• Tommy Gong, deputy county clerk-recorder for Contra Costa County: “If that was a desire to be able to certify quicker, it would need to really be looked at holistically. By doing things quicker, you certainly could be looking for ways to cut corners that could start chipping away at the integrity of the elections.”

2022 Election

Latest coverage of the 2022 general election in California

2 Inside California’s revised climate change strategy

Vapor is released into the sky at a refinery in Wilmington on March 24, 2012. Photo by Bret Hartman, Reuters
Vapor is released into the sky at an oil refinery in Wilmington. Photo by Bret Hartman, Reuters

Is the highly anticipated final draft of California’s strategy for battling climate change — which state air regulators unveiled Wednesday ahead of a scheduled Dec. 15 vote — a pipe dream or a world-leading plan for achieving a carbon-neutral future?

Well, as CalMatters’ Nadia Lopez reports, it depends on whom you ask: Newsom described it as “the most ambitious set of climate goals of any jurisdiction in the world” that will “spur an economic transformation akin to the industrial revolution.” Danny Cullenward, a climate economist who advises the state air board and Legislature, labeled it an “aspirational document … filled with bureaucratic doublespeak.” And Baani Behniwal of The Climate Center said that even after bolder commitments and more aggressive goals were added to the plan, “it still falls short of what’s required for a climate-safe future” and includes provisions that prop up the oil and gas industry.

So how exactly does California propose to achieve net-zero carbon emissions by 2045, how realistic is its plan, why are some environmental groups concerned about it and how much would it cost? Nadia has all the details.

3 Are Hispanic Serving Institutions living up to their name?

"La Memoria de la Tierra,” a mural by Judith Baca on the north side of Ackerman Union building at UCLA in Los Angeles on Nov. 9, 2022. Pablo Unzueta for CalMatters
“La Memoria de la Tierra,” a mural by Judith Baca, on the north side of Ackerman Union building at UCLA on Nov. 9, 2022. Photo by Pablo Unzueta for CalMatters

California has the most Hispanic Serving Institutions among its colleges of any state — 174, including 21 of 23 California State University campuses and five of the nine University of California campuses. But how well are HSIs — where almost 90% of the state’s Latino undergraduates are enrolled — actually serving students?

It’s a mixed bag, Megan Tagami and Matthew Reagan report for the CalMatters College Journalism Network.

HSI status is purely numbers-based: Colleges must enroll an undergraduate population that is at least 25% Hispanic and have a high proportion of low-income students. Doing so can lead to lots of federal money — but universities aren’t required to use those grants on projects that specifically benefit Latino students.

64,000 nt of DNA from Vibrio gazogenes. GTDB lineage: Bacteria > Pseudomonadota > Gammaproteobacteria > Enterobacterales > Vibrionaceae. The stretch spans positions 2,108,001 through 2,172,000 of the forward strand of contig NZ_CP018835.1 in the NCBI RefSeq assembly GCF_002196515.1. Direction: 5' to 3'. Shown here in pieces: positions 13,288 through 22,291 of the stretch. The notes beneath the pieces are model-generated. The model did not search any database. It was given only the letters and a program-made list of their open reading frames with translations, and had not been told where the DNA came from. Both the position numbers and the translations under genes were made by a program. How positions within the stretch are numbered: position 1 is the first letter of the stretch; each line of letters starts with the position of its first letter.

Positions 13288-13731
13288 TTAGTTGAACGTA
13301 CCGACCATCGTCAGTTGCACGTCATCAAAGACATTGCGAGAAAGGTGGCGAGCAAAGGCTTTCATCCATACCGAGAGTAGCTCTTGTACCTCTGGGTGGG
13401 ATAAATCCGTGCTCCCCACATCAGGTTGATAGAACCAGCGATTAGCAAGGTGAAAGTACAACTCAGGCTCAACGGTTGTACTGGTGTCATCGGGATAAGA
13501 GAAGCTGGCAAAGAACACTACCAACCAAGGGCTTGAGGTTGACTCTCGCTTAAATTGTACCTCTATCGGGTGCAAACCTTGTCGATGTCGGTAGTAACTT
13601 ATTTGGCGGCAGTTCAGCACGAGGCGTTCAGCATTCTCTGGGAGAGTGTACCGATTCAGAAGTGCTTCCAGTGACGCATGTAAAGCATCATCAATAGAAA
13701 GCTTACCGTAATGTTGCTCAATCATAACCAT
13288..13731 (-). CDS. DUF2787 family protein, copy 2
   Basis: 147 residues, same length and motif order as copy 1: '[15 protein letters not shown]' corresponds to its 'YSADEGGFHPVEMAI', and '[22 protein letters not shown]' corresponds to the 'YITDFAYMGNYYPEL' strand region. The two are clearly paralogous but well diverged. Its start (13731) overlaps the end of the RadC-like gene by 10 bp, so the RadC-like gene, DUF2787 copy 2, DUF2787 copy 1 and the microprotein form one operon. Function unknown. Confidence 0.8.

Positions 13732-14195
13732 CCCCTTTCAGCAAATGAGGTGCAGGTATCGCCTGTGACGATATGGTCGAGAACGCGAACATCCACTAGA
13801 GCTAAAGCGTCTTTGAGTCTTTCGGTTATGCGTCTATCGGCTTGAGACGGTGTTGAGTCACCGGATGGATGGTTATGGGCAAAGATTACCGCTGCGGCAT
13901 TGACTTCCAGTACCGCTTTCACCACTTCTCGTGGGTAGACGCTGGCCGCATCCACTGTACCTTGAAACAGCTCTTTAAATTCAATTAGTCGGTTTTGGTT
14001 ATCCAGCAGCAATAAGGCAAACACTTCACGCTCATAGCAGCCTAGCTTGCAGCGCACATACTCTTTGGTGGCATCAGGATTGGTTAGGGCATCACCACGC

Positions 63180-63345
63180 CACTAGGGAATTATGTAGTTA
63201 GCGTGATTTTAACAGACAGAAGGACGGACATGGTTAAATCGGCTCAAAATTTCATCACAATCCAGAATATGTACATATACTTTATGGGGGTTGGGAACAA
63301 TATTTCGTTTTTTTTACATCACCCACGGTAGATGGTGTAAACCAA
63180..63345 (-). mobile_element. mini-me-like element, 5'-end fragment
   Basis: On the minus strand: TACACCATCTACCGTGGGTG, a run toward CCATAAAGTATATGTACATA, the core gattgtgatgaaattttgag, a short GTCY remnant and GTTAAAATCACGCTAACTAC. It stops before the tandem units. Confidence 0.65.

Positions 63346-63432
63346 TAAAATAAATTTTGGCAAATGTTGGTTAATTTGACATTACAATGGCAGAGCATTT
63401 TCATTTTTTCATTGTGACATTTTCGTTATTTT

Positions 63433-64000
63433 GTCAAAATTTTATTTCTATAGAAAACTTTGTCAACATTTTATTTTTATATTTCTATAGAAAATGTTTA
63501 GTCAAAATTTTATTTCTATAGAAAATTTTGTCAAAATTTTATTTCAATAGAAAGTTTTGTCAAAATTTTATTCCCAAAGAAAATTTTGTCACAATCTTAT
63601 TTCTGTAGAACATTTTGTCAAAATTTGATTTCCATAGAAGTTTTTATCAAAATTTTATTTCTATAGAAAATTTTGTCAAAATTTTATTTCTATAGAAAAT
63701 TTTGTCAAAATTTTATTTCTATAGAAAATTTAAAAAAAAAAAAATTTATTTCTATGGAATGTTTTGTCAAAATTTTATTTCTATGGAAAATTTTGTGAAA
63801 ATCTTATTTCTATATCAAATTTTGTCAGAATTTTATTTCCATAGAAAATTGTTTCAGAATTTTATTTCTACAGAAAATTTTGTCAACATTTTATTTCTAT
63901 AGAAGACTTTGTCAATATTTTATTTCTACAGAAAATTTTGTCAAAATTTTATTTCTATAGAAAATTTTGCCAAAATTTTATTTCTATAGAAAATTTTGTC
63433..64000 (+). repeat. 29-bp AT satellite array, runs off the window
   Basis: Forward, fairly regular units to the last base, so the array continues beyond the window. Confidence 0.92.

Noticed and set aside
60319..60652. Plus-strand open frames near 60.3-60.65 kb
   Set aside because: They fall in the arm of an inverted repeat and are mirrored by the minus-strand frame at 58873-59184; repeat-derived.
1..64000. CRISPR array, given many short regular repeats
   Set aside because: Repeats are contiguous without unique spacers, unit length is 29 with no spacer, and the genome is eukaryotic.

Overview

This has raised concerns for some advocates and students, who say a divide has emerged between universities that simply enroll high numbers of Latinos and those that intentionally serve that population.

  • Melissa Bardo, the associate director of policy and government relations at Education Trust West: “Until Latinx students are thriving on your campus, you may be a HSI, but you’re not a true Hispanic or Latinx serving institution.”

An update: As part of its reporting on efforts to start tribal colleges in California, the College Journalism Network last August profiled a college succeeding in enrolling Native American students. But the California Indian Nations College in Palm Desert faced a funding shortage that threatened its survival. 

Wednesday, Democratic Assemblymembers James Ramos of Highland and Eduardo Garcia of Coachella joined students and administrators to celebrate $5 million in this year’s state budget to help the college pursue federal accreditation, which would make it eligible for federal and state grants.


CalMatters Commentary

CalMatters columnist Dan Walters: California water officials seeking “voluntary agreements” to enhance water flows through the Sacramento-San Joaquin Delta have achieved a new breakthrough.

Karen Bass victory is a referendum on division: By electing Bass as the next mayor of Los Angeles, voters affirmed the importance of coalition-building and community and rejected Caruso’s $100 million attempt to buy his way into office, argues Julio Esperias, communications manager for Community Coalition.

How California is fighting disinformation: As schools ramp up efforts to teach media literacy, a new state law requires social media companies to disclose how they police hate speech and misinformation, writes Huda Aljord, a teacher at Riverside City College.


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UC Irvine professor spent $400,000 of state funds on cameras used for Instagram posts. // Los Angeles Times

San Jose State University announces new president, Cynthia Teniente-Matson. // Mercury News

New CalPERS rule limits how long retirees can work while drawing a pension. // Sacramento Bee

Newsom asked cities to set targets for reducing homelessness. Sacramento’s goal? A 71% spike. // Sacramento Bee

Data shows one promising sign that San Francisco’s homelessness crisis is improving. // San Francisco Chronicle

How did George Gascón end up launching a criminal probe sparked by far-right election conspiracy theories? // Los Angeles Times

The California Republican Party isn’t endorsing Trump. But many loyalists remain. // San Francisco Chronicle

Vehicle hits 25 LA County sheriff’s academy recruits on run; 5 critically injured. // Associated Press

Worker has died after carbon dioxide leak at LAX, family says. // Los Angeles Times

Imports into Southern California’s ports plunged 26% in October. // Wall Street Journal

Marin County mandates all-electric new residential and commercial construction. // Marin Independent Journal

Caltrain’s electrified trains are here. Can the agency keep them running? // Mercury News

Southern California sees gusts over 80 mph, fire risk as Santa Ana winds roar. // Washington Post